New law to recognise domestic violence protection across EU

Family|January 12th 2015

A new EU regulation will allow restrictions put in place to protect victims of domestic violence to be recognised in other EU member states.

Regulation (EU) No 606/ 2013, ‘on the mutual recognition of protection measures and in civil matters’, now in force, means that so-called ‘protection measures’ enacted in the UK will automatically be recognised in the jurisdictions of other member states (excluding Denmark, which has not signed up). The reverse of course is also true – protection measures enacted in other member states will be recognised in the UK.

‘Protection measures’, defined within the regulation, are any legal orders which prohibit individuals from certain actions such as contacting or talking to a particular person. They are most often made in cases of domestic violence.

Read Regulation (EU) No 606/2013 here.

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  1. Stitchedup says:

    “They are most often made in cases of domestic violence.”

    This is a myth, no allegations of domestic violence are required and even when there is an allegation there is essentially no burden of proof; the idea that it is a “balance of probability decision” is a fallacy… it is rubber stamping exercise designed to cover the arse of the judge and pander to feminist political correctness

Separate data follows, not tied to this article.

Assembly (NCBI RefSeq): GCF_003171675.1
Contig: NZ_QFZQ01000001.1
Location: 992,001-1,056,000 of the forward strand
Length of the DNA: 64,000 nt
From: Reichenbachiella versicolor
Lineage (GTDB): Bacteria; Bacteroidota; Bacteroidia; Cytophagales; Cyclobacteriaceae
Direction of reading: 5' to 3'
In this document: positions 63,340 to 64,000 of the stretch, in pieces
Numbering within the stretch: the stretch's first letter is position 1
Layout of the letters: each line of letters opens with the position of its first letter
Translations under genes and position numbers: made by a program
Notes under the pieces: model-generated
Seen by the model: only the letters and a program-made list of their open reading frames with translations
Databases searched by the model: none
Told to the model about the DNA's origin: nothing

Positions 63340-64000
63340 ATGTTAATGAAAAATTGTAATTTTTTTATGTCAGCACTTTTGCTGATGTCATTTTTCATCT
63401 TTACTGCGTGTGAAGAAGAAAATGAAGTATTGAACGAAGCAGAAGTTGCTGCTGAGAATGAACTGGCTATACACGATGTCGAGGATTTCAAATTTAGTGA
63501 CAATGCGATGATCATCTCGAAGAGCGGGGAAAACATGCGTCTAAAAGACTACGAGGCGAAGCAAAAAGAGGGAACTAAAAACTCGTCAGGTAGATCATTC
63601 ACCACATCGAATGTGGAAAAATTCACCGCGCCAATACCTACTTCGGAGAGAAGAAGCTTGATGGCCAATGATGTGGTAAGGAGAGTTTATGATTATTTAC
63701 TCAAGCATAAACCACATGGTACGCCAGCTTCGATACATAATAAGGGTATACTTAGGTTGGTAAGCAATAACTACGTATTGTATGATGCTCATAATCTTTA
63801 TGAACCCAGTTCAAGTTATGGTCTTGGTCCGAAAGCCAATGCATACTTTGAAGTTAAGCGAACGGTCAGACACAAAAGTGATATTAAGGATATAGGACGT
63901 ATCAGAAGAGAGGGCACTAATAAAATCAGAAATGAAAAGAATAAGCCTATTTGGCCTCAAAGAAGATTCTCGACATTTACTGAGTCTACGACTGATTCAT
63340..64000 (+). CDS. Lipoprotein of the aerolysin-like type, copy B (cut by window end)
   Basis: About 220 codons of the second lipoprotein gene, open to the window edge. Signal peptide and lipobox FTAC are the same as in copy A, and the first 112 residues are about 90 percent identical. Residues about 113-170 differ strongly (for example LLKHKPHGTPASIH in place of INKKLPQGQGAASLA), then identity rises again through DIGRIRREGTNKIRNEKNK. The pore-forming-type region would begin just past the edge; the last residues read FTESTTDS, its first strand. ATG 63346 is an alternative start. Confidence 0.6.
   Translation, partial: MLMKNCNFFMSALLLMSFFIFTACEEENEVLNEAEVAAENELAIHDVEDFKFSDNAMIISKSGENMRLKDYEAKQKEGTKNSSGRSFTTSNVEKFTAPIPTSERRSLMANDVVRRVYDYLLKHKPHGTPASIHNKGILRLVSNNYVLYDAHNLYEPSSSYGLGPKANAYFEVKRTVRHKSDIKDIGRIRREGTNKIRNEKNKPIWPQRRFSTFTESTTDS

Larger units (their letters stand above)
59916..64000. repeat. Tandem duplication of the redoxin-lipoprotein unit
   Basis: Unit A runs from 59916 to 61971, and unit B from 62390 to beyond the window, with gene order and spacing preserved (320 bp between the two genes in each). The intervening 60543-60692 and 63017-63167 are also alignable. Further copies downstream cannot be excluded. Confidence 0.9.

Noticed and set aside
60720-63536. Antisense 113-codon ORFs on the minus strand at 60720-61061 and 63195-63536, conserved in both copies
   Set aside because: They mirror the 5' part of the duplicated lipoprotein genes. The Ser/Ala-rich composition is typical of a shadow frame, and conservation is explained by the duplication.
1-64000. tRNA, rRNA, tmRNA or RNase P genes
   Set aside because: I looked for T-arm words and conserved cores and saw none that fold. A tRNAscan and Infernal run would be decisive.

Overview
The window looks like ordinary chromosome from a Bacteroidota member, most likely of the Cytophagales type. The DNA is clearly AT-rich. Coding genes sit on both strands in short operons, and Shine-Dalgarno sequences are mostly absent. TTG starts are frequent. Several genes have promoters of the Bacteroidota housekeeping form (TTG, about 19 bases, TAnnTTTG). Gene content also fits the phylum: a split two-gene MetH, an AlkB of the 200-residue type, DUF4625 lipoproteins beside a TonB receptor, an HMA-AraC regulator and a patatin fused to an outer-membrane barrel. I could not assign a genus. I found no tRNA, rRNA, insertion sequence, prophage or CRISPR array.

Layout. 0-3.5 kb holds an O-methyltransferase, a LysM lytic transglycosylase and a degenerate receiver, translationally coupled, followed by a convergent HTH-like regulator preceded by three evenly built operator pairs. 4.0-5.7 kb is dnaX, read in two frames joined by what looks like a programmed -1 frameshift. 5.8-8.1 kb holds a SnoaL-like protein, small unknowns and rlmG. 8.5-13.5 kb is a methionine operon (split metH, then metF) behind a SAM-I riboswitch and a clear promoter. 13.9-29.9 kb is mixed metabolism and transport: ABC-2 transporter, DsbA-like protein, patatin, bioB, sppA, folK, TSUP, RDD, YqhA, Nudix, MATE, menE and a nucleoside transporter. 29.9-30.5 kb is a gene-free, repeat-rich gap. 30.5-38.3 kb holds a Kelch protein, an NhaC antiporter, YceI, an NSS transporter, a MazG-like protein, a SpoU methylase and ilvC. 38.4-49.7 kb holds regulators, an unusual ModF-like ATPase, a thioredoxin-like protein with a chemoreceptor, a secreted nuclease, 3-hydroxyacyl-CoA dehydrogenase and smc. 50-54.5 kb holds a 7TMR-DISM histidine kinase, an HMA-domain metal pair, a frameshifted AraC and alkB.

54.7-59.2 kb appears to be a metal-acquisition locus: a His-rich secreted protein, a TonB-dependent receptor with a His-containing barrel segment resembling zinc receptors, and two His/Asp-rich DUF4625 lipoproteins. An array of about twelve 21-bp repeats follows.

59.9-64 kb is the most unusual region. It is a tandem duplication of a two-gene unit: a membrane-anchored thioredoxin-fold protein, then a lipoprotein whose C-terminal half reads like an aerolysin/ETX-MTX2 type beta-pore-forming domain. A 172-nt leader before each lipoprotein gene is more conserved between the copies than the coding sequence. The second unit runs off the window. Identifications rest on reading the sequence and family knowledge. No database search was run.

We all know that the new definition of domestic violence has little to do with genuine physical domestic violence/assault yet we all see the posters and adverts of the battered woman. Assault and battery has been covered under criminal law for god knows how long. Non-mols are mainly used to gag men and to convict men for acts that in normal circumstances would not be considered criminal or even threatening. Ex-parte non-mols are imho a breach of a persons human right to a fair trial and frequently result in a breach of a persons human right to free speech and freedom of expression.

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